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Saturday, 26 January, 2002, 22:47 GMT
Margaret Thatcher: Tory titan
Baroness Thatcher praising William Hague
Thatcher is still a political force in her seventies
As prime minister, Margaret Thatcher's stamina was legendary and but her health and the sad death of husband Denis last year have both contributed to her living a quieter life.

In March 2002 doctors ordered her to "take things easy" following a series of small strokes.

And although she has made public appearances since, they have become less frequent.

In the past her appearances at party conferences had a tendency to over-shadow successive Tory leaders from John Major to William Hague.

Entering Downing Street as Prime Minister, May 1979
Entering Downing Street as Prime Minister, May 1979

But idealogically she remains a huge presence in the party and many members hark back to the halcyon days of Tory power, which those who came after her have failed to recreate.

Bitter struggle

The former premier is said to be still mourning her husband who died in June 2003.

He was there when she first walked into 10 Downing Street as prime minister in 1979.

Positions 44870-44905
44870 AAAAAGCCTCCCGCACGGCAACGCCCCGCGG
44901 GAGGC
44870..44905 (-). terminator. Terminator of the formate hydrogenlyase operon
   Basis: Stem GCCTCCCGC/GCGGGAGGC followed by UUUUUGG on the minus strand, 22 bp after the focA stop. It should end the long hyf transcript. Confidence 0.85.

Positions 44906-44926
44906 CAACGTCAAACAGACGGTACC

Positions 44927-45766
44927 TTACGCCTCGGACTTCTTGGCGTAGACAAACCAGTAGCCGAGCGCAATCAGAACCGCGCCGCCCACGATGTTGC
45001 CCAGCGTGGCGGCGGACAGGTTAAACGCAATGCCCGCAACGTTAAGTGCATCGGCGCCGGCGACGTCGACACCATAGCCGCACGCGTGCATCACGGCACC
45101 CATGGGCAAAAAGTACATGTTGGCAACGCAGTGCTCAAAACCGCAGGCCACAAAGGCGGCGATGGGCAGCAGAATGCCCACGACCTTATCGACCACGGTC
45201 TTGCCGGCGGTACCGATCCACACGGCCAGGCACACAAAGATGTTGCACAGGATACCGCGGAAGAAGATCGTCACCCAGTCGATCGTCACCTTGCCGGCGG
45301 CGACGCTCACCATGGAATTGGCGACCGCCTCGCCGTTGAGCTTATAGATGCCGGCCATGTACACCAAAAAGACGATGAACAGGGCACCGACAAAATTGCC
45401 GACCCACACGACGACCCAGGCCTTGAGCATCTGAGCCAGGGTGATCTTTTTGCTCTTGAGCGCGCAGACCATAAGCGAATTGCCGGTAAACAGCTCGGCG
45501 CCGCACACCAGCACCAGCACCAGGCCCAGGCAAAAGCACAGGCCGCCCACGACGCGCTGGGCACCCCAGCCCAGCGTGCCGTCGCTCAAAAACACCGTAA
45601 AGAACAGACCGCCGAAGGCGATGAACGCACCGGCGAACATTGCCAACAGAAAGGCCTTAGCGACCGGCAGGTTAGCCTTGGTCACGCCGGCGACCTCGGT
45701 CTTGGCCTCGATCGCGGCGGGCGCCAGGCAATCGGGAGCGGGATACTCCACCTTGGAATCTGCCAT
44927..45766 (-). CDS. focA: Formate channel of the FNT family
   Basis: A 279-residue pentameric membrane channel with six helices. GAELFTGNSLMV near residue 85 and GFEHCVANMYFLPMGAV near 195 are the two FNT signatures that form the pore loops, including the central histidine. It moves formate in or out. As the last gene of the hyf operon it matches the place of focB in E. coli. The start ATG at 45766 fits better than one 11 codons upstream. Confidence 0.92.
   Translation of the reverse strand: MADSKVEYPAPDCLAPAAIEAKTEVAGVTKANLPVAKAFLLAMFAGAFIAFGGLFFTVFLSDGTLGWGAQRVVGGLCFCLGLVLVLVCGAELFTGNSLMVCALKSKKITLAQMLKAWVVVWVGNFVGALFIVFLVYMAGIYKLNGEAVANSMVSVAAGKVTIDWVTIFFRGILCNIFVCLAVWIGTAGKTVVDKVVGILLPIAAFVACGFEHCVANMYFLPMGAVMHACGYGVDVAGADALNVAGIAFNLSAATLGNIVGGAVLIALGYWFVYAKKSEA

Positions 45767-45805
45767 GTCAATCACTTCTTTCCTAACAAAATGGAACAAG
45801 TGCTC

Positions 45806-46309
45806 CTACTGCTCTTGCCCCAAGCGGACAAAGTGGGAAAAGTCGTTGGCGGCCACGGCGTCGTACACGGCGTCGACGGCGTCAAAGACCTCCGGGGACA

And he was there when - to the surprise of many commentators - she shed a tear on leaving it 11 years later.

An internal power struggle within the party had finally pushed her off her top perch but it was only after a decade in British history she had made her own.

Denis
The Thatchers at Chequers

She threw herself into making Britain competitive and old style manufacturing was hit hard.

As unemployment rose above three million in the early eighties, she became one of the most unpopular prime ministers in history.

That was all to change with the Falklands War in 1982, when she copper-plated her iron lady image.

But more conflict was to come as she faced down the miners in their bitter 1984 dispute.

Political presence

Just three years later, her introduction of the poll tax or community charge saw some of the worst street violence in living memory.

But it was thorny subject of Europe which was to be her downfall.

Her intransigence over Britain's involvement in the EU led to bitter disagreements with Cabinet colleagues.

Michael Heseltine challenged her for the leadership and close political friends told her she would lose.

After her humiliating resignation, it could have been the end of public life for her, but she was never far politics whether it was through her presence in the House of Lords or through her speeches on the after-dinner circuit.

The Iron Lady's steel remained undiminished and but for her health she would have probably continued to assert herself whenever she felt sufficiently roused.

See also:

13 Dec 01 | Politics
22 Nov 00 | Politics
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